A promising student of architecture leaves his native country of Hungary to study in Paris in the late 1930s — until his scholarship is revoked when anti-Jewish laws go into effect.  He returns to Hungry as the war escalates.  The character’s happiest days, and later, their struggles, are rendered in a sweeping, epic fashion.  I have read many books on the Holocaust and  hesitated to read another as they can be so heart wrenching – but it was so worth it.

Little Bee, by Chris Cleave

This unique story of a Nigerian girl and a British woman is not at all your typical novel.  The story challenges you to think about concepts of civility and ethical choices.  One of those books that keeps you thinking afterwards.

Memoirs

Wild, by Cheryl Strayed

This moving memoir draws you in from the first pages.  Cheryl lost her mother and her marriage and with nothing else to lose, she embarks on a thousand mile hike on the Pacific Crest Trail hoping to heal and find herself again. Strayed’s honesty and humor made this book a page-turner for me.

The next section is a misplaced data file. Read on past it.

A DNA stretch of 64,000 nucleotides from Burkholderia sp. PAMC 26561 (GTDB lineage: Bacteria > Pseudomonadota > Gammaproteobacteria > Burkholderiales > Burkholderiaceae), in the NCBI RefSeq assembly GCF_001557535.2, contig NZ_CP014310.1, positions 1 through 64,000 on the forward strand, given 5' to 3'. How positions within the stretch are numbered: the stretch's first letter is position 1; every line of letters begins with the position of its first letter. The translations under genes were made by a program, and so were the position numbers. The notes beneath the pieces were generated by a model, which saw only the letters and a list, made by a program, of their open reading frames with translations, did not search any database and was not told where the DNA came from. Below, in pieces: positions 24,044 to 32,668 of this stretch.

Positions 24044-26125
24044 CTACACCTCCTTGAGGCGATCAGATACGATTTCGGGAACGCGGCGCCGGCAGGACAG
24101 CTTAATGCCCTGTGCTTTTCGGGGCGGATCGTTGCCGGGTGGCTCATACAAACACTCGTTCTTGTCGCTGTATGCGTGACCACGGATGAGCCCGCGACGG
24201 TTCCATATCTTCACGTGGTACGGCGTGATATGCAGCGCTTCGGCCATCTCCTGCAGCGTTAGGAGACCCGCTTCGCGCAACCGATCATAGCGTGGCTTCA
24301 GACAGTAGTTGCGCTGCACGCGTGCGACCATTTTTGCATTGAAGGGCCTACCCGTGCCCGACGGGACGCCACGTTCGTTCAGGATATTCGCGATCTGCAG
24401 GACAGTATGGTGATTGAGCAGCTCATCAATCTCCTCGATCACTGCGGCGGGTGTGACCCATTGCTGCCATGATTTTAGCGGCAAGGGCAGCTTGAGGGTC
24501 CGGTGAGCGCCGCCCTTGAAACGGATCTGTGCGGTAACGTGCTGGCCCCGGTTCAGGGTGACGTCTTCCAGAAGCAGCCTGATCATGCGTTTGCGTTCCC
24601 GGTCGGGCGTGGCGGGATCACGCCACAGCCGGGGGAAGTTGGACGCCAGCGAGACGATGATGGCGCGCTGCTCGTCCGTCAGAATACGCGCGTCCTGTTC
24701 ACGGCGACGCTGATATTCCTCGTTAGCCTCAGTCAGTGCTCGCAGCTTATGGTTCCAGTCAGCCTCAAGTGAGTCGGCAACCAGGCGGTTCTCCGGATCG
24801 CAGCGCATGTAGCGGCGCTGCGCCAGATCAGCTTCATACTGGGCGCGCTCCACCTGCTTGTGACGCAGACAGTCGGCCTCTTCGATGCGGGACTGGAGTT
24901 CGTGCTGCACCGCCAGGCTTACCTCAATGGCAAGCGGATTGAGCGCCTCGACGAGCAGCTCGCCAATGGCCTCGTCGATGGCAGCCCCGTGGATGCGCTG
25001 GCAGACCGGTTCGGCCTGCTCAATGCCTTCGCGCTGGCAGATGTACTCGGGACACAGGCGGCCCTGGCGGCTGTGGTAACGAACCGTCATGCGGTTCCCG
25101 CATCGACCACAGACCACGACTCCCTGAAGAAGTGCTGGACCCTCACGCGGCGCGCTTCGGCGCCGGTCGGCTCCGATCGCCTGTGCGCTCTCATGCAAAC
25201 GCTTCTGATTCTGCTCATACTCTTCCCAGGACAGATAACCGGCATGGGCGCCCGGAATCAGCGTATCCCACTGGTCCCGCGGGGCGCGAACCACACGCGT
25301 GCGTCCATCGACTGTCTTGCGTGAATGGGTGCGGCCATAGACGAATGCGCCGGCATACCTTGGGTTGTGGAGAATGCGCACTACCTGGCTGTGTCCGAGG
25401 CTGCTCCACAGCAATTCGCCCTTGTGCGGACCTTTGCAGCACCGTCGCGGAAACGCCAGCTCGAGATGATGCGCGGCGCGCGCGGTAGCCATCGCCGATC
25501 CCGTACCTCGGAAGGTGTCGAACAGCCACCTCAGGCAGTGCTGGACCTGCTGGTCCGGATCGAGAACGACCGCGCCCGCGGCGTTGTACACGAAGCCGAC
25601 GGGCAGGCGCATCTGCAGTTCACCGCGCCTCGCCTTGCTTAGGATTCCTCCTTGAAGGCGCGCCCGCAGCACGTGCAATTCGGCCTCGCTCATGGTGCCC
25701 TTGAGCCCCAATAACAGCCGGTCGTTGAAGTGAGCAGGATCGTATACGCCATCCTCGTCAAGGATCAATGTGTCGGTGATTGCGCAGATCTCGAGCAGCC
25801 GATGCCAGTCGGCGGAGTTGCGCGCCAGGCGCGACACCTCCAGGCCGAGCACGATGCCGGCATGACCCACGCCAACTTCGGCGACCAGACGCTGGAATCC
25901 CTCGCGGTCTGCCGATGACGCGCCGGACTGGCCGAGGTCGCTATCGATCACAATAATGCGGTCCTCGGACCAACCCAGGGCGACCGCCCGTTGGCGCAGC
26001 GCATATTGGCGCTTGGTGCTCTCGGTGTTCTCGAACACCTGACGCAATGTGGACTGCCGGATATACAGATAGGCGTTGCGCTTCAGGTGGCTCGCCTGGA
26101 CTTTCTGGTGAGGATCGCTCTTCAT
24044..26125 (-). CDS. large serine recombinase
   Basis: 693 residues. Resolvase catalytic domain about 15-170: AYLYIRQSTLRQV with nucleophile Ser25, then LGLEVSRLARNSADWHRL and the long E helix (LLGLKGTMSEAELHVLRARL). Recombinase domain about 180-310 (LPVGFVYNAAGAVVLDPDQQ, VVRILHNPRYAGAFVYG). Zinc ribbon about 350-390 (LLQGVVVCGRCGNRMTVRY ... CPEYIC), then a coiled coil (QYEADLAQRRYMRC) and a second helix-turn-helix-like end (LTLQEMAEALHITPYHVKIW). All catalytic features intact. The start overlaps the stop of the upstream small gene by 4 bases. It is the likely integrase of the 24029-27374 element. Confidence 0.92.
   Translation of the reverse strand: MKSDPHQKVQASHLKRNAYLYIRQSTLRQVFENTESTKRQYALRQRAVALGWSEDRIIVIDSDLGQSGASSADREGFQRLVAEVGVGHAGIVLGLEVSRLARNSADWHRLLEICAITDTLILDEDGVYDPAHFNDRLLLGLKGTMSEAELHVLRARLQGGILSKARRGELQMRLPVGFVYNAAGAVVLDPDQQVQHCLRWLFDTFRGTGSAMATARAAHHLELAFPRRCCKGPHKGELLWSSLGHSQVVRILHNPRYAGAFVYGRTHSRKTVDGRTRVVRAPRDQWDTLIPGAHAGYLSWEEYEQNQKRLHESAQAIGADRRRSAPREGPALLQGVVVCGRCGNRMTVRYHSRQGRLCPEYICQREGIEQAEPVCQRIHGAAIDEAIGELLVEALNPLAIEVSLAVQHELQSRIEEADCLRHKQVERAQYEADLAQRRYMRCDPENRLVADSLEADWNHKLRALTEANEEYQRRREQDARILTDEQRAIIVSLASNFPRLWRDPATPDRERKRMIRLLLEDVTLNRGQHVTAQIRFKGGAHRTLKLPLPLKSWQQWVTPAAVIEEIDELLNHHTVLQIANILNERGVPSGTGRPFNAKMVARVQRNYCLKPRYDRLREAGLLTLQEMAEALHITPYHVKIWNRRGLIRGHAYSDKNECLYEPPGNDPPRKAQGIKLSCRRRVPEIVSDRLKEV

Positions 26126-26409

Look Me in the Eye: My Life with Asperger’s, by John Elder Robison

Ever since he was young, John Robison struggled to connect with other people, but by the time he was a teenager, his odd habits had earned him the label “social deviant.” It was not until he was forty that he was diagnosed with a form of autism called Asperger’s syndrome. That understanding transformed the way he saw himself—and the world. A fascinating read – Robinson is a born story-teller.